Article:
Stocks in the Canadian oil and gas sector have been sent into the penalty box by investors from Canada and outside this country.
The collapse in oil prices five years ago caused a gradual suspension of interest in these stocks. That loss of interest became solitary confinement for oil and gas stocks about a year ago when investors decided collectively that Canada just can’t build pipelines to move oil to overseas markets.
Crescent Point Energy, a former oil patch investor darling with high dividend payments and growing series of acquisitions until 2014, was avoided by analysts before the oil price crash.
These analysts viewed the growing debt — from $1.74 billion in 2013 to $4.04 billion in 2017 — as a potential concern and they were upset at dilution of share value as acquisitions were funded by trading new shares for assets.
Many retail investors ignored the warnings, lured by the eight per cent return from dividend distributions.
Crescent Point share values suffered, falling to a low of $4.06 earlier this year from a high of $46.77 pre-crash. Currently they are $5.17.
The recent share price increase comes from a little more confidence in the company as new management has tried to rein in debt and expenses. That goal comes with job cuts, sale of non-core assets to pay down debt and share purchases to improve value.
The Saskatchewan-based company has sold the Utah gas interests, some Saskatchewan gas properties and just took $500 million for gathering and processing infrastructure. Drilling and expansion investment have been set to just maintain production.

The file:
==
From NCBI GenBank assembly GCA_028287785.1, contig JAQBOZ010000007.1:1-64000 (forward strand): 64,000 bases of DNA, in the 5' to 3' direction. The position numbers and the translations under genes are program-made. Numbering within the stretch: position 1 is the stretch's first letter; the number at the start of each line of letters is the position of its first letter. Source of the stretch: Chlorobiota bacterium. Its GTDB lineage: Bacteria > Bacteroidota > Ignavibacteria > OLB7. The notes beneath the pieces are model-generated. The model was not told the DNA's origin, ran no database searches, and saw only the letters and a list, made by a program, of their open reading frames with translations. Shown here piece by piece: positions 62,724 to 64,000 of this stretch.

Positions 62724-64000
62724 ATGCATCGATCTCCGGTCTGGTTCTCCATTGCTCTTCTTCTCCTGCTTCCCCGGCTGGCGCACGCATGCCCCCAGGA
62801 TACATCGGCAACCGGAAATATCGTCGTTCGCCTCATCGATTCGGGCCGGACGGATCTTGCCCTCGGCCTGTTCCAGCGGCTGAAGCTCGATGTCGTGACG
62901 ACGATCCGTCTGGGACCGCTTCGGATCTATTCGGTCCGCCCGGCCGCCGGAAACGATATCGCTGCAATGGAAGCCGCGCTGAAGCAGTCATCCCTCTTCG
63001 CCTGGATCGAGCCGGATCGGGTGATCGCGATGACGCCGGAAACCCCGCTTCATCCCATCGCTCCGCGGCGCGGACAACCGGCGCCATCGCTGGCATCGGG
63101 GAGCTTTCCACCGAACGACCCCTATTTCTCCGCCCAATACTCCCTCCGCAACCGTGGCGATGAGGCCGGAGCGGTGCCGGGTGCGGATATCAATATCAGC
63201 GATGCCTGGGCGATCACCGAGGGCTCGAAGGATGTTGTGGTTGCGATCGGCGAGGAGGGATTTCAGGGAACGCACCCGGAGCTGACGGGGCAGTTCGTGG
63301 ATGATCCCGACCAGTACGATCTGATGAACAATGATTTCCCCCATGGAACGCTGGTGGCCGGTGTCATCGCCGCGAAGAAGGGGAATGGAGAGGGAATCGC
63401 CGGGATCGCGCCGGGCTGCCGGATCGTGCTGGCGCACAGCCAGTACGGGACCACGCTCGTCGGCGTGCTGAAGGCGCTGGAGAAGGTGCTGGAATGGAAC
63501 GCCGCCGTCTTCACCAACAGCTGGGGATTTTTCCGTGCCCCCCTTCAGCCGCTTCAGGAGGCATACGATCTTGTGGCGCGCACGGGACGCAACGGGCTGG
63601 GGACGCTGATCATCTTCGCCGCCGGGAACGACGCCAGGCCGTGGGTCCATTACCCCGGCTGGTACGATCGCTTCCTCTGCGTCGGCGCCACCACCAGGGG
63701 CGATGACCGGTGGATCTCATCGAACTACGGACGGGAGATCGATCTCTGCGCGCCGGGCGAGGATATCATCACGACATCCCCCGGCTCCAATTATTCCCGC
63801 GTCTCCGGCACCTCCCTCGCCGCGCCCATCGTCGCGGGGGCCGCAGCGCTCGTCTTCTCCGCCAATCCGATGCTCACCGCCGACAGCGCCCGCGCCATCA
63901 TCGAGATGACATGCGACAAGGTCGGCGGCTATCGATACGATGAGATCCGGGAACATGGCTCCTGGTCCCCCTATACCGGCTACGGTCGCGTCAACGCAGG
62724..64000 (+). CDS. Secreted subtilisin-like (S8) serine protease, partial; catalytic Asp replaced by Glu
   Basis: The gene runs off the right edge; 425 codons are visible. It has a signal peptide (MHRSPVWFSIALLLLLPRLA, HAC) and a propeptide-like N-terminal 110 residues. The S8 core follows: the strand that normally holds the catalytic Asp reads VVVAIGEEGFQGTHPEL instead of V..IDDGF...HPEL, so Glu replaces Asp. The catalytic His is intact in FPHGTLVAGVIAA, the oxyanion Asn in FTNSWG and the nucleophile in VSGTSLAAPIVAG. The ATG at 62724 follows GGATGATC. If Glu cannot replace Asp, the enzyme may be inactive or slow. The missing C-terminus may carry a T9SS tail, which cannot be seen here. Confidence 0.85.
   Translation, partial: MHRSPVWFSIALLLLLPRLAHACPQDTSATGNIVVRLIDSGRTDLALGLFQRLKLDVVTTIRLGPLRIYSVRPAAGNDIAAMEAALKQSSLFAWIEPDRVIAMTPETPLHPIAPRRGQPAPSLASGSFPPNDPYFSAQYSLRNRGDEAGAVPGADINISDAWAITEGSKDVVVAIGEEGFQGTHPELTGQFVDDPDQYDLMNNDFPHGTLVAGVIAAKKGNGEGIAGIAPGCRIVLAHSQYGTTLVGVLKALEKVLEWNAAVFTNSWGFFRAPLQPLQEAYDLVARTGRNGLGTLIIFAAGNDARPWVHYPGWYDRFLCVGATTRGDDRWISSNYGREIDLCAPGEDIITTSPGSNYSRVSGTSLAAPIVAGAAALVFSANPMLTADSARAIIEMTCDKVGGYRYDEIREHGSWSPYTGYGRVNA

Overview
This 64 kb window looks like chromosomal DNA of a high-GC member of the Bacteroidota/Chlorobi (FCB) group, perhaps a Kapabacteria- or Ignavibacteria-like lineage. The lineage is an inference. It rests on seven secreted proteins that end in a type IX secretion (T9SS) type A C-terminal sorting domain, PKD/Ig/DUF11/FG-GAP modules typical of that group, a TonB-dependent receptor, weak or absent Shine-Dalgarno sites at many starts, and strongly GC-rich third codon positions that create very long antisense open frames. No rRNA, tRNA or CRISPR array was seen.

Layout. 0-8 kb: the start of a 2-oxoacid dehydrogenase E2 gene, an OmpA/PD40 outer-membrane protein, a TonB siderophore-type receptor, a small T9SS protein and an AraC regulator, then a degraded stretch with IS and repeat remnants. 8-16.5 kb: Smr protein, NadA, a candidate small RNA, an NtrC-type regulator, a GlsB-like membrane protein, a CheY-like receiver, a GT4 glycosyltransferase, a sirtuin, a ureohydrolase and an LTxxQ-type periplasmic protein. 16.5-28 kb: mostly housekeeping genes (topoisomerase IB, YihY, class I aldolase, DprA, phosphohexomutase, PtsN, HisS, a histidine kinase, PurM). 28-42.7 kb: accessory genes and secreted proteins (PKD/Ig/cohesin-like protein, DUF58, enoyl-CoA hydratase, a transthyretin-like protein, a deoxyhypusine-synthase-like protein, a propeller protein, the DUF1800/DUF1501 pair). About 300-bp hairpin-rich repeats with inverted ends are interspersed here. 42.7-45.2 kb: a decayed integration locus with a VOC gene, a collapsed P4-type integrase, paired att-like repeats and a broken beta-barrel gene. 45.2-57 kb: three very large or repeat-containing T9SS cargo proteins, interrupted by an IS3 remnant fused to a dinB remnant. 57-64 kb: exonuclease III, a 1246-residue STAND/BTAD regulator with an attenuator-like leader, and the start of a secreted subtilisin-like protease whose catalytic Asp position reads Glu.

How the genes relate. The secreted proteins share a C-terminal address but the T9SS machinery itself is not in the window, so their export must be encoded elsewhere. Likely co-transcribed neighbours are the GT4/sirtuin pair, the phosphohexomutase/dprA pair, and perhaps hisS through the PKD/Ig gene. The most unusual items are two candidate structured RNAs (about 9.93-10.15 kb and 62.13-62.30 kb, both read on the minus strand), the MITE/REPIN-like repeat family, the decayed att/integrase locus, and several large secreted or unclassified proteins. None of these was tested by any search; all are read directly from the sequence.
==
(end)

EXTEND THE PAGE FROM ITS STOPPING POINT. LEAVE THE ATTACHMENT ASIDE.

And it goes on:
Debt after accounting for cash has been slashed to $2.3 billion from $4 billion in two years.
Most significant, the lower debt as a portion of annual cash left over after the bills are paid, has been cut to 1.4 times from 2.3 times.
According to oil patch financial standards a ratio of 1.5 times debt to cash flow is reasonable. A one-to-one ratio is the gold standard.
On that count Crescent Point has engineered a clear turnaround.
Share buybacks have reduced outstanding shares by about two per cent with another 10 per cent planned.
Operating costs run around $12.60 an oil equivalent barrel leaving about $34 a barrel for a return on investment. Operations will flow more than $1.5 billion into the bank this year.
So why is Crescent Point selling at 45 per cent of the $11 book value?
The two-fold answer is simple. The oil patch is still in the investor penalty box. Analysts have a show-me attitude to companies like Crescent Point that have made decisions showing poor management foresight.
Once Crescent Point has run operations this way for a year, analysts will start to nibble on shares. Greed is a great motivator.
In a year once foreign investors smell awesome oil patch bargains and see the building of a pipeline; they too will return to the game.
Some well-known vulture investors are circling the oil patch as you read this.
CAUTION: Remember when investing, consult your adviser and do your homework before buying any security. Bizworld does not recommend investments.
Ron Walter can be reached at email@example.com
The views and opinions expressed in this article are those of the author, and do not necessarily reflect the position of this publication.